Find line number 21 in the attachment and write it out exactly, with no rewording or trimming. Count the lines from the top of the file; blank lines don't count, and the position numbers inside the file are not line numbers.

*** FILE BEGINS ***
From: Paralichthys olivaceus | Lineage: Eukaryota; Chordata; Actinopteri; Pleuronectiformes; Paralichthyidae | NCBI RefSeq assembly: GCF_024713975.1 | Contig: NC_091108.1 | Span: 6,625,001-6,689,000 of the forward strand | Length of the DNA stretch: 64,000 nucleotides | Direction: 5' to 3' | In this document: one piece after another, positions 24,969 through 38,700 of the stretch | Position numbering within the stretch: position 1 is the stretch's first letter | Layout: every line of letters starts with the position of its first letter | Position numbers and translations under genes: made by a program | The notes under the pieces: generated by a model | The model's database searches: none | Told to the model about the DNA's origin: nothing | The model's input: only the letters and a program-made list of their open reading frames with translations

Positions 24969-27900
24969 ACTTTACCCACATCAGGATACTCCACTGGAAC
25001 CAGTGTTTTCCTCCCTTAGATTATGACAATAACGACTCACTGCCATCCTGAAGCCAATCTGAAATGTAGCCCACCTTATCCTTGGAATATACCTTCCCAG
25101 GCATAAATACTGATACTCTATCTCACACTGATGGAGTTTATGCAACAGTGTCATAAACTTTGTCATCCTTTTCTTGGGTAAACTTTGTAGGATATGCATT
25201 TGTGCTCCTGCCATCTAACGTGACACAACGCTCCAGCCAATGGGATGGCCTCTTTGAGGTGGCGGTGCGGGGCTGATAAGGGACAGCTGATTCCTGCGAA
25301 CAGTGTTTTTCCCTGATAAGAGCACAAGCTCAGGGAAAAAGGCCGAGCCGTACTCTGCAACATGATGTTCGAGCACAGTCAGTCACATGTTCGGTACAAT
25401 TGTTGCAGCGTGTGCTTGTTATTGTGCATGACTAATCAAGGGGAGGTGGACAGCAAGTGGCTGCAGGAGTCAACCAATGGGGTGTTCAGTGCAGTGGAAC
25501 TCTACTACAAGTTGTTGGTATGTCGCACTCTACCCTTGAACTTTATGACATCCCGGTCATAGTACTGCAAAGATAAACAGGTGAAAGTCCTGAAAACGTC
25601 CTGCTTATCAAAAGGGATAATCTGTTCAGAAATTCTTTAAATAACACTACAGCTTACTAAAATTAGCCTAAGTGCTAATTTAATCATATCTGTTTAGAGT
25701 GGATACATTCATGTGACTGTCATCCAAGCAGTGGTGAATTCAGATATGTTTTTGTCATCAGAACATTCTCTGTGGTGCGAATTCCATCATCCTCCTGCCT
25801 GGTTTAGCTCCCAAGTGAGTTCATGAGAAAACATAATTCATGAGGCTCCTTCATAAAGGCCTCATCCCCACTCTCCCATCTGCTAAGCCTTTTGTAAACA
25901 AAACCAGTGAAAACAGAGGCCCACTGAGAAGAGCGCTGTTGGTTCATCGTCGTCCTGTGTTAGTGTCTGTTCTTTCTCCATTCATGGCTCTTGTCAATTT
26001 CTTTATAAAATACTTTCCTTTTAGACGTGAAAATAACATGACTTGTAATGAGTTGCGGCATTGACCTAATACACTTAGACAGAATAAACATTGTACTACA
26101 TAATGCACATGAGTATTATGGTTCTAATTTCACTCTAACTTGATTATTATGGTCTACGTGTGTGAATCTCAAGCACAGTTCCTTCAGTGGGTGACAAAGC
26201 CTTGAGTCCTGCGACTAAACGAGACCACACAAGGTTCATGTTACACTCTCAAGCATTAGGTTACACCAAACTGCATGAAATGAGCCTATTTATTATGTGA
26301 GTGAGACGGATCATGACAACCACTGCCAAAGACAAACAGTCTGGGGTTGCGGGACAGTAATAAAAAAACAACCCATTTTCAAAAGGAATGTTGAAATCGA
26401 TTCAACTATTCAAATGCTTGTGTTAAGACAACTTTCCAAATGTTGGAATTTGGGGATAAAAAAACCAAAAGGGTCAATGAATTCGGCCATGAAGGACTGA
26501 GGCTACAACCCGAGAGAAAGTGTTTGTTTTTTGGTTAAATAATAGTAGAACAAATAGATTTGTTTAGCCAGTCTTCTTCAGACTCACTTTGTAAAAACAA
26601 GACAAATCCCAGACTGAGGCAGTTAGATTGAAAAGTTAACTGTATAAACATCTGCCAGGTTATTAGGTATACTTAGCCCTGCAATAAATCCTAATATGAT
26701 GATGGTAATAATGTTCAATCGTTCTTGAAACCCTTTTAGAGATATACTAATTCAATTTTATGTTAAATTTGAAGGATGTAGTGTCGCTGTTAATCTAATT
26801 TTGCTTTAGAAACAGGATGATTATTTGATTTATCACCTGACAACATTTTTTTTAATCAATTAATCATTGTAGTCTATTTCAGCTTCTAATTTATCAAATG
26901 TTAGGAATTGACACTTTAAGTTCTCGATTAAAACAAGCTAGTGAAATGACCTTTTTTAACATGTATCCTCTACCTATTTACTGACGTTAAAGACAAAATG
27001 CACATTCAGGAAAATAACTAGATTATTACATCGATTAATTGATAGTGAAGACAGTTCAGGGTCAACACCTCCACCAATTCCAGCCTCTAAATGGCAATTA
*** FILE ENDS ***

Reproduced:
26701 GATGGTAATAATGTTCAATCGTTCTTGAAACCCTTTTAGAGATATACTAATTCAATTTTATGTTAAATTTGAAGGATGTAGTGTCGCTGTTAATCTAATT